of the Battle Road for April 19, 1775. In addition to the park's revolutionary
significance, Minute Man preserves and interprets the 19th century literary
revolution through The Wayside, home of Nathaniel Hawthorne, Louisa May Alcott
and Margaret Sidney.
Visitor Information (978) 369-6993. Click here to visit the website.
The Concord Minutemen gathered here while waiting for the arrival of the British Soldiers. Later in the day, British commanders made it their headquarters during the British occupation of Concord. (Located in Concord Center)
Here, Henry David Thoreau, Concord writer, naturalist and philosopher built a house in the woods where he lived for two years. (1845-1847) He encapsulated his experiences there in his book Walden.(1854). The Thoreau Society Shop at Walden Pond, features books by and about Thoreau, and gift items with Walden Pond and Environmental themes. Open year round. 978-287-5477. (Located on Rt. 126)
Concord Art Association
Has a permanent collection and frequent loan exhibitions. Open Tuesday through Saturday, 10:00am to 4:30pm, and Sunday, 12:00pm to 4:00pm. 978-369-2578. (Located at 37 Lexington Road).
Visitors Information Center
Open seasonal hours, April through October. Guided tours available Monday and Friday at 11:00am. Saturdays, Sundays and Monday Holidays, at 11:00am and 1:00pm. (Located at 62 Main Street, behind the Middlesex Savings Bank. This operated by the Chamber of Commerce, which is located at 105 Everett Street. 978-369-3120.
Concord Free Public Library
The Library greets you with a life-size sculpture of Ralph Waldo Emerson, and has an extensive collection of the writings of its famous authors, which extend beyond Alcott, Emerson, and Thoreau to the works of current prize winning authors, such as Doris Kearns Goodwin along with histories about the town and New England. There are special exhibits in the gallery and during the summer months, entertainment on the lawn. Open Monday through Thursday. 9:00am to 9:00pm, Friday 9:00am to 6:00pm, Saturday 9:00am to 5:00pm and Sunday 12:00pm to 6:00pm. (Located at 129 Main St.)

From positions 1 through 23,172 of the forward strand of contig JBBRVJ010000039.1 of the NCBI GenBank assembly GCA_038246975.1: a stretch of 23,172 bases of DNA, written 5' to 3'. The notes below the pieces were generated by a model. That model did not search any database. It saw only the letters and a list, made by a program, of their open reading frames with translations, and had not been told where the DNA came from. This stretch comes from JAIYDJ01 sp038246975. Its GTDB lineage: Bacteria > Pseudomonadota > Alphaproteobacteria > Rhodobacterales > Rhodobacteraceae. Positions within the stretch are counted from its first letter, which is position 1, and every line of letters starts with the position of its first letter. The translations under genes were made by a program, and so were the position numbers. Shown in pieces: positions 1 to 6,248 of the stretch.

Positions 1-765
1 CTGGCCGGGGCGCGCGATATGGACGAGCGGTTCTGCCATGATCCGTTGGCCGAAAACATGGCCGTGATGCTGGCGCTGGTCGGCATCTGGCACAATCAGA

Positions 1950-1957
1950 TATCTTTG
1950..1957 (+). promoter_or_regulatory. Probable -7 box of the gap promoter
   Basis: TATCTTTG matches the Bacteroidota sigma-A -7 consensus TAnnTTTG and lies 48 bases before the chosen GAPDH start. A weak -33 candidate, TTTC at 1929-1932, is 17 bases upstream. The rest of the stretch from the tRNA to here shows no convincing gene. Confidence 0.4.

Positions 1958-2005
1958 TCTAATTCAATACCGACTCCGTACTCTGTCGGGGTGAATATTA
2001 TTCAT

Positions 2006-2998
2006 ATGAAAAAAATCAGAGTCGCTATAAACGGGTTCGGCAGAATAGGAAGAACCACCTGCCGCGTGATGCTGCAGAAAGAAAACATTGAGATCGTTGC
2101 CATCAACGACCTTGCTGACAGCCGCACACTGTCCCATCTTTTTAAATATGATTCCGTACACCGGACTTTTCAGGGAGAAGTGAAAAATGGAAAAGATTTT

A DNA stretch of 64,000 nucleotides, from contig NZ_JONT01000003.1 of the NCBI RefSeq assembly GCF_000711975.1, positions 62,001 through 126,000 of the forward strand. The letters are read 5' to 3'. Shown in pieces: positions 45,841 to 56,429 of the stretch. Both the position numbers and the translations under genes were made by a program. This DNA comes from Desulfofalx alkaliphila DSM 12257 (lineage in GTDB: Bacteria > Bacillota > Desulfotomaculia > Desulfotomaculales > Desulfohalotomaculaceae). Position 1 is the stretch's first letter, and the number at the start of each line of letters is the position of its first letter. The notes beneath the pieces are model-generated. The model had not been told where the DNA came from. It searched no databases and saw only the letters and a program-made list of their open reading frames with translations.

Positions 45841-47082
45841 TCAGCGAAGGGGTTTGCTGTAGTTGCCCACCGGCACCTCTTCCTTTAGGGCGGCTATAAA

South Bridge Boat House
Headquarters for a unique outdoor adventure on Concord's fabled waterways. Tour through American history by canoe and see the wonders of nature, which inspired the authors who, lived and wrote here. Take a Pontoon excursion down the river with lunch or dinner in season. 978-369-9438 (Located at 495 Main St.)
Nashoba Valley Ski Area
Open December through March, 9:00am to 10:00pm, weekdays, and 8:30am to 10:00pm on the weekends. 978-692-3033 or 978-692-0649. (Located on Powers Road in Westford).
Concord is a great town for walking or hiking,
with leisurely trails located within a five minute drive of the Inn.
Punkatasset Hill is half a mile on the left off Monument Street.
Estabrook Woods which dead ends off Liberty Street, can be assessed from Monument Street of from Lowell Road, with a right onto Barnes Hill Road.
Great Meadows National Wildlife Refuge is located on Monsen Road can
Fairyland Park is on Walden Street, across from Concord Carlisle High School.
Walden Pond State Reservation has trails to the site of Thoreau'scabin
Concord was an active farming community
and visiting some family farms is a part of the Concord Experience.
Verrill Farms at Nine Acre Corner, was the dairy section of town. Talks and tours can be arranged with the owner, Steve Verrill. Open year round, the farm stand and retail store, the fields of pick your own flowers, vegetables, and strawberries, combine with entertainment and seasonal special events. 978-369-4494
Arena Farms off Route 2, at 167 Fairhaven Road. Open year round, it features produce and greenhouses with the erection of a large farm barn building. 978-369-4769
Hutchins Farms at 754 Monument Street is Concord's organic farm with a view that is good enough to eat. Open April through October. 978-369-5040
Scimone Farms at 505 Old Bedford Road. It features flowers, vegetables, fruit and fresh eggs. Open April through early December. 978-369-3173